Brook, I appreciate your thoughts; however, I should point out that I possess my own understanding of the situation. What I object to is the idea that seems to be shared by many that suggests that a far throw is indicative of a fast 100m.
I’m certainly not disputing what was observed, recorded, etcetera by the LSU findings.
what I’m disputing is the claim that a particular means leads, as opposed to follows, improved sprint times- and especially when the means is so distant from a biodynamic/bioenergetic standpoint.
If, for example, over a 4 year period I observe 20 male sprinters improve from 10.8 to 10.3 and their backward ball throw improves along the way, I would never be so naive as to state that the improved 100m times are reflective of the performance/training of the ball throw- to the exclusion of the rest of the means in the complex.
I also suspect that this is not what the LSU people are saying either. What I gather is that they are simply sharing what they recorded.
To think that hordes of sprinters might become hell bent on improving their ability to throw a ball backwards overhead, at the expense of spending more time on the track, for instance, in hopes that their sprint times will plumet, is amusing at best.
Now, what is wise to state is that the ball throw, for instance, existing as part of a complex of means, will serve its role as a meaningful stressor on the F(t) curve (farther to the left) and positively assist in the improvement of a particular sport result. This statement is absolutely valid and this is how I rationalize this version of the throw in the training of my athletes.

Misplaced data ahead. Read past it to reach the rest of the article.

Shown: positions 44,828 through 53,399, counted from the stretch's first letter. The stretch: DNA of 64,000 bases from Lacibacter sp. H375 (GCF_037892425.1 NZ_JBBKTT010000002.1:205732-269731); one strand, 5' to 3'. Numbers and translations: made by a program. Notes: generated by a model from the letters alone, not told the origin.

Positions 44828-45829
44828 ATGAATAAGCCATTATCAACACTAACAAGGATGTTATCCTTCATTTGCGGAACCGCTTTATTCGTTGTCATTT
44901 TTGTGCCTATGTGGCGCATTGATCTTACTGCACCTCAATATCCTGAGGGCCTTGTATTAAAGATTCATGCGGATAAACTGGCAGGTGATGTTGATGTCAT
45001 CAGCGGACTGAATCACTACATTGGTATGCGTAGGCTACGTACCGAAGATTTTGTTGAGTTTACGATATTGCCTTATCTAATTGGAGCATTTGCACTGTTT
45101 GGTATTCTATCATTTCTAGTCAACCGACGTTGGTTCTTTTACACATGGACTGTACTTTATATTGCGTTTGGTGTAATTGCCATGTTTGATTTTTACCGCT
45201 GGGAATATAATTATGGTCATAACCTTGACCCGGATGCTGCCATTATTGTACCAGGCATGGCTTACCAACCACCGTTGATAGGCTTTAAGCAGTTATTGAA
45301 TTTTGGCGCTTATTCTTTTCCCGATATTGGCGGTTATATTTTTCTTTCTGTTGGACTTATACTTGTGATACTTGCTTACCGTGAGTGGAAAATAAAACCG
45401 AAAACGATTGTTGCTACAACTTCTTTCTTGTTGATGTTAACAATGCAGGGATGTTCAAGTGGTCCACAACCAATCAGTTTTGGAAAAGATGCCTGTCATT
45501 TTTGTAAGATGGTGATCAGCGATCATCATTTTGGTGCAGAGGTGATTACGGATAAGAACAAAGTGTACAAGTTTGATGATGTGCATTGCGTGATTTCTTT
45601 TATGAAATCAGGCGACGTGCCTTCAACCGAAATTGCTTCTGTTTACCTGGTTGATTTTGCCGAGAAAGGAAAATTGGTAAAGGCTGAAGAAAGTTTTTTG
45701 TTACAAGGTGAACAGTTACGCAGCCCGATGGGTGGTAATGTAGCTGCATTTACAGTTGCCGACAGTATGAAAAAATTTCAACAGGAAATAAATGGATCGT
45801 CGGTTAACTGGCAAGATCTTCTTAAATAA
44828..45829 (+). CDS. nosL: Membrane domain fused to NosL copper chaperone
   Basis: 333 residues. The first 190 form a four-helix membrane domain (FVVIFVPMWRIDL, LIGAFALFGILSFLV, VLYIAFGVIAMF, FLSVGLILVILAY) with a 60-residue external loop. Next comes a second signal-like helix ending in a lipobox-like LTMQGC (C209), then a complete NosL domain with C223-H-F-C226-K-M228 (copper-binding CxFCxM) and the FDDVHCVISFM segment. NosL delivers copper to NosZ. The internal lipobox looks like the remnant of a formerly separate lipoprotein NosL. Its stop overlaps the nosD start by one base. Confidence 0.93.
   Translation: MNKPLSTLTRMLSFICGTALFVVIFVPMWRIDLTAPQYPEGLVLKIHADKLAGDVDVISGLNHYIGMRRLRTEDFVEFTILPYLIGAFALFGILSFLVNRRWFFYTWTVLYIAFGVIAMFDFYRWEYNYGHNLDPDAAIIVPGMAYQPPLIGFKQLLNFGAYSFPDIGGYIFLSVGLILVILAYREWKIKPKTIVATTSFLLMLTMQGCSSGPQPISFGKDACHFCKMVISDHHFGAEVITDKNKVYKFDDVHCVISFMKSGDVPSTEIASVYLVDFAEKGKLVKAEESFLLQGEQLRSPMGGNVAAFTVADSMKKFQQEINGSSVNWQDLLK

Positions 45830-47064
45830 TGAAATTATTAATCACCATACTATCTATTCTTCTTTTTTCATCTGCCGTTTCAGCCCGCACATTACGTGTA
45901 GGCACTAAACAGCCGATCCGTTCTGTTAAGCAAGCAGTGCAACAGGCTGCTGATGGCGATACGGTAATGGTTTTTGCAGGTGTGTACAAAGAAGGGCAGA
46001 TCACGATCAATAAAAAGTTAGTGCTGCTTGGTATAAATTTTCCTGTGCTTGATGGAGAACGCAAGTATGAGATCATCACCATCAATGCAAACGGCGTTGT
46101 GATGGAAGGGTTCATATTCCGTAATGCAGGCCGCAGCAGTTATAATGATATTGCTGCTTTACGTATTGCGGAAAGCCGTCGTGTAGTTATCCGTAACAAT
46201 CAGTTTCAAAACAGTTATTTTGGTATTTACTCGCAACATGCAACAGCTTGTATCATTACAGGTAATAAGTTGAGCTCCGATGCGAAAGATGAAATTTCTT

Regarding the LSU findings, what I would state is that the the complex of training means that was utilized contributed to the improved 100m times and the fact that the farther ball throws correlate highly to the fastest 100m times is reflective of the improved state of the neuromuscular apparatus- as a result of the entirety of training.
So where you and I must disagree lies in the fact that I determine the ‘why’ behind the results as being, to the contrary of your view, extremely relevent.
Nothing happens by accident; but rather all entirely on purpose- even if the coach practioners are not aware enough to recognize it.
Remember, I am the The Thinker.
Don’t let that mislead you, however. I’ve trained more athletes than most of the ‘well read’ internet theoreticians out there, since being here at the University I have been given complete autonomy with training nearly all quarter backs, kickers/punters, running backs, recievers, linebackers, and dbacks and I have as much empirically rooted evidence based findings as the next guy.
With that clarification in mind I agree with you actually that the an exercise may just be indicative of results and follow along with them not necessarily be the cause of them. When listening to the Pfaff discussion on that he is, if I remember correctly, pointing out that the best 100m people also generally had the best OHB not that the OHB caused that 100m to also be fast. I also never said that was the case.
With what has been discussed here regarding Bondarchuk and the other Soviets I would say the same is true of their results and that the exercises they note correlation with competitive results may also simply follow and not be the cause. You probably already stated that.
You are clearly more experienced than me. I am actually sitting on the outside looking in which is not always a bad viewpoint. You have evidence that supports your training just like many other successful coaches have evidence that clearly supports theirs. To me, that just means you have to take all of these findings, including those in the Soviet literature, in context with the training plan they were implemented in otherwise they are for the most part irrelevant from one to the other from my viewpoint.